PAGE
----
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Oil Rises Above $78 to New One-Year High

AP | July 31, 2007
JOHN WILEN

Oil prices set another one-year record Tuesday on expectations that crude inventories fell last week and reports of new violence in Nigeria, a large oil producer and key supplier to the U.S.
Investors believe Wednesday's inventory report by the Energy Department's Energy Information Administration will show that refiners drew down oil inventories as they continued to increase gasoline production last week, analysts said.

News that a Nigerian construction worker was kidnapped Tuesday added to the bullish tone of a market that seems determined to test last year's record highs, analysts said.

"They want to get back to $78.40," the intraday price record set July 14, 2006, said Jack Hunter, an energy trader at FC Stone Group in Kansas City.

Light, sweet crude for September delivery gained $1.31 to $78.14 a barrel on the New York Mercantile Exchange. That put futures within striking distance of the intraday record, and of the settlement price of $77.03 set the same day.

Oil's advance helped pull other energy futures higher. But news that Total PetroChemicals USA Inc. is reducing output at a Texas refinery to perform maintenance gave investors a rare additional reason to buy gasoline futures.

The August gasoline contract, which expires after the close of trading Tuesday, rose 6.34 cents to $2.149 on the Nymex. Expiring futures contracts are often subject to volatile swings as investors square positions.

At the pump, meanwhile, the average national price of a gallon of gas fell 1.4 cents overnight to $2.876, according to AAA and the Oil Price Information Service. Retail prices, which typically lag the futures market, peaked at $3.227 a gallon in late May. Futures at that point were rallying on concerns that refiners were not making enough gas to meet summer driving demand.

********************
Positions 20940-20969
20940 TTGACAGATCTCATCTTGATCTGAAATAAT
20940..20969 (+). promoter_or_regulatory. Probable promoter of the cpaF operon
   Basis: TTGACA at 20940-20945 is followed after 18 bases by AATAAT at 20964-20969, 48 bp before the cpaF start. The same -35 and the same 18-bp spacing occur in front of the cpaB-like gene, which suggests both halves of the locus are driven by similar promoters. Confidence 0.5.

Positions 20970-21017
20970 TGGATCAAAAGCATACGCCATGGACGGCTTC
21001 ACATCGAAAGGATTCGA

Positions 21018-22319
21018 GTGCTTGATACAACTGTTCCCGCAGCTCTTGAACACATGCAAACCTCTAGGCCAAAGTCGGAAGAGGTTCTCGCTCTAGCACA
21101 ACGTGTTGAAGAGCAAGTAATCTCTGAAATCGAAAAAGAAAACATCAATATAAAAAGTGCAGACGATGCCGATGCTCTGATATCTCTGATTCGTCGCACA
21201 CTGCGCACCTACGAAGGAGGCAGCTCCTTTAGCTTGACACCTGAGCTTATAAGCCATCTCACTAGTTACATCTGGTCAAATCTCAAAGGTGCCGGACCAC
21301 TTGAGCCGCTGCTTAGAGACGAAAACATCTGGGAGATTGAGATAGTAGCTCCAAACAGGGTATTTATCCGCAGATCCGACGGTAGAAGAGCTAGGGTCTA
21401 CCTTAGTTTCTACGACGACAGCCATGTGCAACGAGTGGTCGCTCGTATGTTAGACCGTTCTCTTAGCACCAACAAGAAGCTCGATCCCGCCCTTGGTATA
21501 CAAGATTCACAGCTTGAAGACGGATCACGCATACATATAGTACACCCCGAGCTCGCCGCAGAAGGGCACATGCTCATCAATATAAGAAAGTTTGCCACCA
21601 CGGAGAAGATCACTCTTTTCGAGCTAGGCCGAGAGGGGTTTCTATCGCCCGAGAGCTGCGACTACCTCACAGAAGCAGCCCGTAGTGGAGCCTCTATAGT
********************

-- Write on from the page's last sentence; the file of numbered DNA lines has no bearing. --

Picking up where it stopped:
"The gasoline market now appears amply supplied with the end of the heavy driving season only about a month away," wrote Jim Ritterbusch, president of Ritterbusch & Associates in Galena, Ill., in a research note.

That's part of the reason gasoline futures have fallen nearly 29 cents over the last two weeks.

In other Nymex trading, heating oil futures rose 3.19 cents to $2.097 a gallon and natural gas futures fell 15 cents to $6.349 per 1,000 cubic feet.

September Brent crude gained $1.05 to $76.79 a barrel on the ICE futures exchange in London.

Analysts surveyed by Dow Jones Newswires, on average, expect Wednesday's inventory report to show crude oil inventories fell by 690,000 barrels in the week ended July 27 as refinery utilization rates rose by 0.7 percentage points to 92.4 percent of operating capacity.

Gasoline stocks are expected to have increased by 1.1 million barrels, and distillate stocks, which include heating oil and diesel fuel, to have risen 1.4 million barrels.

Declines in crude inventories have driven oil prices higher in recent weeks, much to analysts' chagrin.

Vienna's PVM Oil Associates noted that "even with such a decline, U.S. crude stocks would remain some 43 million barrels above the five-year average and around 17 million barrels higher than seen in the same week last year."

Those fundamentals don't seem to matter to many speculators. Analysts say large investment funds—many of which trade on technical factors—have pulled money out of gasoline futures and plowed it into oil futures in recent weeks, another factor driving high oil prices and undermining gasoline futures.

Investors are also closely watching OPEC, whose officials have been giving mixed signals about whether the cartel will decide during a September meeting to boost production.

"There is no official price band, but I think I can safely say we would not feel comfortable if the oil price sank to $50 a barrel," said Abdalla Salem el-Badri, secretary general of the Organization of Petroleum Exporting Countries, in an interview with Austrian financial daily Wirtschaftsblatt published Monday. "A price above $80 also wouldn't make us particularly pleased."

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